According to the UK’s Daily Mail, the French government is considering a ban on yelling or verbally abusing your spouse, including cohabiting unmarried partners:
It would cover men who shout at their wives and women who hurl abuse at their husbands – although it was not clear last night if nagging would be viewed as breaking the law.
The law is expected to cover every kind of insult including repeated rude remarks about a partner’s appearance, false allegations of infidelity and threats of physical violence.
This is an interesting idea. I appreciate its intent, especially as presented by the French premier:
But French premier Francois Fillon, who announced the law, said: ‘The creation of this offence will allow us to deal with the most insidious situations – situations that leave no visible scars, but which leave victims torn up inside.’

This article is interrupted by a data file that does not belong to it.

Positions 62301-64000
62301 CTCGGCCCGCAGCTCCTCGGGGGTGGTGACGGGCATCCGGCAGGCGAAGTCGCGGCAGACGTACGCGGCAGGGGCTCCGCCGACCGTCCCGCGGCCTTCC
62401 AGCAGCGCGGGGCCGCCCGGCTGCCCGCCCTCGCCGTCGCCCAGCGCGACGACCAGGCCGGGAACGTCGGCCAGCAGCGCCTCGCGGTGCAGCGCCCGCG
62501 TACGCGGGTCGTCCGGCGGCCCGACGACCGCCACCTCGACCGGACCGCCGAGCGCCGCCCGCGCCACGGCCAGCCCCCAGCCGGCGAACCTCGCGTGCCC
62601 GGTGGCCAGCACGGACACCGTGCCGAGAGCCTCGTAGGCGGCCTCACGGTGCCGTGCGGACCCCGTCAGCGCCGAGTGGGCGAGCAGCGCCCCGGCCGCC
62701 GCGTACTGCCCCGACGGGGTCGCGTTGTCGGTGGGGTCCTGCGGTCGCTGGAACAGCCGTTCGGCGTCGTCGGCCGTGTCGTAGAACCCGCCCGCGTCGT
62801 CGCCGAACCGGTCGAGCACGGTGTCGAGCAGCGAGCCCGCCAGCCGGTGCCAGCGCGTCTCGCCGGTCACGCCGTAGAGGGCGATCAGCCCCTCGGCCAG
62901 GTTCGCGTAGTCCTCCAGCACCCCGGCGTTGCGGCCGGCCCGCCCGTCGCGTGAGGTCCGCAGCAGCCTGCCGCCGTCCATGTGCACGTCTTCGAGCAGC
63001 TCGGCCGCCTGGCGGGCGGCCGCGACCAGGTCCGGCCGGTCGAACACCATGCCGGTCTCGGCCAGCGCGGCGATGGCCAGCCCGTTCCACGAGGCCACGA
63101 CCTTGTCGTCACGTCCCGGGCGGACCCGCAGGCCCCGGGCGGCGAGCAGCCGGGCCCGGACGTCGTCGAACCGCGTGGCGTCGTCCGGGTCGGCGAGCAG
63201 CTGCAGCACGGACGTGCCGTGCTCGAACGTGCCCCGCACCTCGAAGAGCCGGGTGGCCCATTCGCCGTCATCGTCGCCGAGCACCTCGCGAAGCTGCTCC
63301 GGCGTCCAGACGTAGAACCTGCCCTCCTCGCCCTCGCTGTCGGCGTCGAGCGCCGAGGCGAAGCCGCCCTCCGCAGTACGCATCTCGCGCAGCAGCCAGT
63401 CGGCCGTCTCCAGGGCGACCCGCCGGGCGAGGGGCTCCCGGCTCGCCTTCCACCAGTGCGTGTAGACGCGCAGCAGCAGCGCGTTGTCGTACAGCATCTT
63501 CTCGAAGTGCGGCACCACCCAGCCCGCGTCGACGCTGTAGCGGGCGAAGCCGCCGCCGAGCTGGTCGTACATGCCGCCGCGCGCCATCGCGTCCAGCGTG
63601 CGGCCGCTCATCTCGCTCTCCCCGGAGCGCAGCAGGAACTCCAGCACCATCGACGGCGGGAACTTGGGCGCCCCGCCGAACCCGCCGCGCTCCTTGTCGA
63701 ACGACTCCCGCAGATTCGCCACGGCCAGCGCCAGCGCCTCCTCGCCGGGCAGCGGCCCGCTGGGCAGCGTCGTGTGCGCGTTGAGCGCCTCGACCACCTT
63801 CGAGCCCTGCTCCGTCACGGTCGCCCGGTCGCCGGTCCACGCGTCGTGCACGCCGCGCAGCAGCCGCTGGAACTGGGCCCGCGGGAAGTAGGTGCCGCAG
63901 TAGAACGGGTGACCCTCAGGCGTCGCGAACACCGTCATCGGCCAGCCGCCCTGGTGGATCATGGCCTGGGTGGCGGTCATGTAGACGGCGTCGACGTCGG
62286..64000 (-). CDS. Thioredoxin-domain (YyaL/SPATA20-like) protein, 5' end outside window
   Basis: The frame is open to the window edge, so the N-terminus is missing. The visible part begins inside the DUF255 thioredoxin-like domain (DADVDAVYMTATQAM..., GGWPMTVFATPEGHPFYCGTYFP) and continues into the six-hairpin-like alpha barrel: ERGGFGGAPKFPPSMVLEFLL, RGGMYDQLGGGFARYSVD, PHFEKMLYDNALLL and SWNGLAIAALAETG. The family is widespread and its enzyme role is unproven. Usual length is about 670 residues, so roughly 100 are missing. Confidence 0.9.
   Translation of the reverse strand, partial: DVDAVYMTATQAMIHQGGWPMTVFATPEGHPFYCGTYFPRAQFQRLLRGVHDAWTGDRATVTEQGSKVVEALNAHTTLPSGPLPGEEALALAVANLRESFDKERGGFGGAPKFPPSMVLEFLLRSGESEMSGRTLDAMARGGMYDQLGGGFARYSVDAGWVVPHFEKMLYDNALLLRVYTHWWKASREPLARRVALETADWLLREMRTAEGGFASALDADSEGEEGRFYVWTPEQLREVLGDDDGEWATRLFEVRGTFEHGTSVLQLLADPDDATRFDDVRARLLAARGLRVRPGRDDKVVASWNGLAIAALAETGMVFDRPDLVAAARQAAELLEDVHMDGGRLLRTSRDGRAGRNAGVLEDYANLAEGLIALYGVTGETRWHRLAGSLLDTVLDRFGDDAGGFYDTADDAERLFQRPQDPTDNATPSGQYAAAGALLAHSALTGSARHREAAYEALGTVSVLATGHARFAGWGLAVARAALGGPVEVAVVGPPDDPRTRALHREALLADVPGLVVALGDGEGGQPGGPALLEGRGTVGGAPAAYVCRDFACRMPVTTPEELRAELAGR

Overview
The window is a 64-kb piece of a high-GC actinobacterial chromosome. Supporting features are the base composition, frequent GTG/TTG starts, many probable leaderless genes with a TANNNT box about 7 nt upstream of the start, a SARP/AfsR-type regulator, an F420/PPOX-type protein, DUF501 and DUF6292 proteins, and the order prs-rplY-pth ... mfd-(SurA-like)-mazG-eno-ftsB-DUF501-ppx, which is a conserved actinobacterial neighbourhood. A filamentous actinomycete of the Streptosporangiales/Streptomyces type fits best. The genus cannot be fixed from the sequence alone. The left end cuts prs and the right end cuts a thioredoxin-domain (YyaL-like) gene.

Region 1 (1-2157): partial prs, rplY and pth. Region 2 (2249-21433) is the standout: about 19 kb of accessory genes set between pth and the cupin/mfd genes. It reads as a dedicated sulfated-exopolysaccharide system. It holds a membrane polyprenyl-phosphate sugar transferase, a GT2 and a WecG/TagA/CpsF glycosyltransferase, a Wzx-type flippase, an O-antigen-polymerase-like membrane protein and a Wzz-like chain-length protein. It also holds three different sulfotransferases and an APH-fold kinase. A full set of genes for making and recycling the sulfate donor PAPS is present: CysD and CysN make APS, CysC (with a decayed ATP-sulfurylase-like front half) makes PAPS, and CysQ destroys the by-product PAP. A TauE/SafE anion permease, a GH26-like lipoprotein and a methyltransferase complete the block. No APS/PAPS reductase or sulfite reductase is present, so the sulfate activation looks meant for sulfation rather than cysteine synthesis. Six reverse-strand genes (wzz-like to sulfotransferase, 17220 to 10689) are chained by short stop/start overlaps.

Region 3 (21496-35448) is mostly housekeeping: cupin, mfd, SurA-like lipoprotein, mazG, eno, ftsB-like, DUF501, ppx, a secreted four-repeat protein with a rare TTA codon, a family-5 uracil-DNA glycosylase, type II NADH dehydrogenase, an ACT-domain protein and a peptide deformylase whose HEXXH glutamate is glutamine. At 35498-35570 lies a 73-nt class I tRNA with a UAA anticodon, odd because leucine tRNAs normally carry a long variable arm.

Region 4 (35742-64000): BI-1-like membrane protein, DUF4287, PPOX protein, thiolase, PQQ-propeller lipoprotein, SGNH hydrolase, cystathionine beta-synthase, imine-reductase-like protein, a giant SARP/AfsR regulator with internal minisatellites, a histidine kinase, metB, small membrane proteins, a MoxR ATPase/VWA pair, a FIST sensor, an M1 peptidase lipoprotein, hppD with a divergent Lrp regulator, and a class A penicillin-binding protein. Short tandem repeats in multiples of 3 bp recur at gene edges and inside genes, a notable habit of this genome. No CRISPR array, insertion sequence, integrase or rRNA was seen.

But the potentially expansive limits to free speech make this proposal insurmountable to me. The idea of banning psychological abuse is certainly valid, and when viewed as a parallel to any prohibition of physical abuse, it does make some sense. But I can’t quite imagine how it could be implemented. Who exactly would determine rises to the level ascribed in the law, and how would they make such determination?
I think a potential alternative to this type of law might be to instead use evidence of psychological abuse as either an aggravating factor in cases against physically abusive spouses, or a mitigating factor in cases where the abused retaliates or defends him or herself against the abuser. That would present a similar policy but would not punish speech alone.